On April 15th and 16th 2014, R&R worked with the Conference of Western Attorneys General to host a national energy summit in Denver, Colorado. The summit was the first public gathering of attorneys general and oil and gas stakeholders to address environmental regulatory challenges arising from directional drilling and hydraulic fracturing, more commonly known as fracking. The success of the conference prompted the attorneys general to ask that a section of the upcoming 2014 Conference of Western Attorneys General Annual Meeting in July be dedicated to issues surrounding energy.

rr_works_conference_westernAGSo what exactly is this organization and what do they do? The Conference of Western Attorneys General (CWAG) is a bipartisan group comprised of the chief legal officers of 15 western states and three Pacific territories. In addition to providing information and articulating western state views on federal issues and legislation, CWAG initiates meetings with many federal agencies including the National Indian Gaming Commission, U.S. Department of Interior, U.S. Department of Justice and U.S. Department of Energy, to name a few.

As government public affairs and marketing communication specialists in the energy sector, R&R Partners’
Denver office will be gearing up to host and launch a follow up energy summit this July in Park City, Utah. It’s important to understand why R&R is involved in the discussions surrounding energy. The Energy Department now estimates that the country has 25 trillion cubic meters of technically recoverable resources of shale gas, which when combined with other oil-and-gas resources, could last for two centuries. By 2017, the U.S. could be positioned to pass Saudi Arabia and overtake Russia as the world’s largest oil producer, according to a broad consensus of energy experts. To achieve real energy independence, which will make our nation more secure and stronger economically, there needs to be a clear course of action that brings all stakeholders together.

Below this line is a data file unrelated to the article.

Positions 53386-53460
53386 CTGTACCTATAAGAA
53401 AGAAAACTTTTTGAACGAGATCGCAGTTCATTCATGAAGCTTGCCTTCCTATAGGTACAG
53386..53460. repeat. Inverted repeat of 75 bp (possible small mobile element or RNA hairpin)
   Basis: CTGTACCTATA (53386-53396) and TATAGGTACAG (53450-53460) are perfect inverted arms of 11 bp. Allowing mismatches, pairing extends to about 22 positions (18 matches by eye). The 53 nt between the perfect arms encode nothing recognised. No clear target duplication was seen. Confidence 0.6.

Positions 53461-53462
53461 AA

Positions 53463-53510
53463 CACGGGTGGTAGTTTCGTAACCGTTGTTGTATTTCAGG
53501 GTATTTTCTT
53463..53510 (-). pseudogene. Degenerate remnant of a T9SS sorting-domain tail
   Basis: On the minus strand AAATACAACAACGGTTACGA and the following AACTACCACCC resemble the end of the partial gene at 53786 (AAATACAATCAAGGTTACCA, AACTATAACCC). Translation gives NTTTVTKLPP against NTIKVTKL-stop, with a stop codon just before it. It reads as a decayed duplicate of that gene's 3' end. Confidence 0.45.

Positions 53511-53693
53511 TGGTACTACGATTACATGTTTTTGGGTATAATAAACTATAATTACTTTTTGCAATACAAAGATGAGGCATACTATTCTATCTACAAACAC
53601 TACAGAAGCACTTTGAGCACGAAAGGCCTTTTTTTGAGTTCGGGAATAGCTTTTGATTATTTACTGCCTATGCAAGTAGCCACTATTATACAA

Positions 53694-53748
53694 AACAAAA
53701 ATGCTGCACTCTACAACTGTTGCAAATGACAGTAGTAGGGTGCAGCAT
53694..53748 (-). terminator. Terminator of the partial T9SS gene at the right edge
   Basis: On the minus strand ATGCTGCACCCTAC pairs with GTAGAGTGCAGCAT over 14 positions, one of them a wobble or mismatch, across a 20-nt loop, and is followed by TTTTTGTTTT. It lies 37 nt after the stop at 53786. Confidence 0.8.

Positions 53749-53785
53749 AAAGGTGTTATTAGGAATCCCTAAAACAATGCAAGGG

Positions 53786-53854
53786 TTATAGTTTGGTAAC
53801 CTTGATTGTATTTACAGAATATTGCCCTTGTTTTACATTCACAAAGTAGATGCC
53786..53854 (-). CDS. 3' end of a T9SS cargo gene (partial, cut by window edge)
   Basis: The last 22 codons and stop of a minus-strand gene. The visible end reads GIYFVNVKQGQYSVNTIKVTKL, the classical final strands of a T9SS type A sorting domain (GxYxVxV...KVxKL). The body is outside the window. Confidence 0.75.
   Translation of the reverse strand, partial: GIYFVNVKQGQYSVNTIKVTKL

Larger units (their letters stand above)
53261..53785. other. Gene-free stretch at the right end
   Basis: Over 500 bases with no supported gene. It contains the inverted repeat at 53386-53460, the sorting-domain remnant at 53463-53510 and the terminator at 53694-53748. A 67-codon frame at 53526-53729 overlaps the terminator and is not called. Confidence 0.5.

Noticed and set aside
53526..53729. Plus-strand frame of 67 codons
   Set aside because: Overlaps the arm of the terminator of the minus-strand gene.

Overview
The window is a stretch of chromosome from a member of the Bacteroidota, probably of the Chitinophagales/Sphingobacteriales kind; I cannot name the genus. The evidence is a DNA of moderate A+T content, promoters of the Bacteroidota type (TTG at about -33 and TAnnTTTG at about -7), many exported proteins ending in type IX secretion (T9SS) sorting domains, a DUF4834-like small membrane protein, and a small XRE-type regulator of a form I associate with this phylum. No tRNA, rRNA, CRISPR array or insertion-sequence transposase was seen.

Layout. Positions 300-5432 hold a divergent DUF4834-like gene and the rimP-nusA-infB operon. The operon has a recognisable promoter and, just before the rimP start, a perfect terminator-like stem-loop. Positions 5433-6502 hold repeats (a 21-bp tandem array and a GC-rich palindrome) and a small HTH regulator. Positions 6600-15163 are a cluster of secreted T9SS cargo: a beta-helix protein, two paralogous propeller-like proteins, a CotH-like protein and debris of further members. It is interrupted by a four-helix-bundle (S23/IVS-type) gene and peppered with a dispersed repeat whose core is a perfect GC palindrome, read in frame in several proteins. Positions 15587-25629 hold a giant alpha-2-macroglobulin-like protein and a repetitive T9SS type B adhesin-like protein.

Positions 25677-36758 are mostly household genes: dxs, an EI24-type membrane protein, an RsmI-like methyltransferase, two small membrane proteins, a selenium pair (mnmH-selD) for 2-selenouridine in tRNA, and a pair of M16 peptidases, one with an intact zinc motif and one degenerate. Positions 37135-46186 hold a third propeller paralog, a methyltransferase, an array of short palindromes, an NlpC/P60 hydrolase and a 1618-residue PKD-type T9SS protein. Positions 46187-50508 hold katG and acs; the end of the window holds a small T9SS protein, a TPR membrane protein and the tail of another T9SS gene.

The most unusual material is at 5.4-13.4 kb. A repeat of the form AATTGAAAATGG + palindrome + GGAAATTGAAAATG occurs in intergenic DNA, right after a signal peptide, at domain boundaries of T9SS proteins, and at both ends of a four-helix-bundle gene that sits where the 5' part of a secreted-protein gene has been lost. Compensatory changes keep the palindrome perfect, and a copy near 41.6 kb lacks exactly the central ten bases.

With the ongoing energy revolution, there are a number of implications for both American domestic and foreign policy. For example, increased shale-energy production will boost the economy by producing more jobs. It also reduces imports, which help the balance of payments and creates new tax revenues for local governments. In terms of foreign policy, our newfound abundance of energy will allow, for example, the United State to reduce Russia’s ability to coerce its neighbors by threats to cut off gas and other energy supplies.

By working in conjunction with the Conference of Western Attorneys General, not only is R&R able to participate in the ongoing conversation about our country’s energy policy, but we are also able to help bring together various energy stakeholders in building a consensus when public opinion and regulatory issues are at a crossroads. This reflects our government public affairs vision of playing an integral role in our nation’s connection between the environment and striving to become energy independent.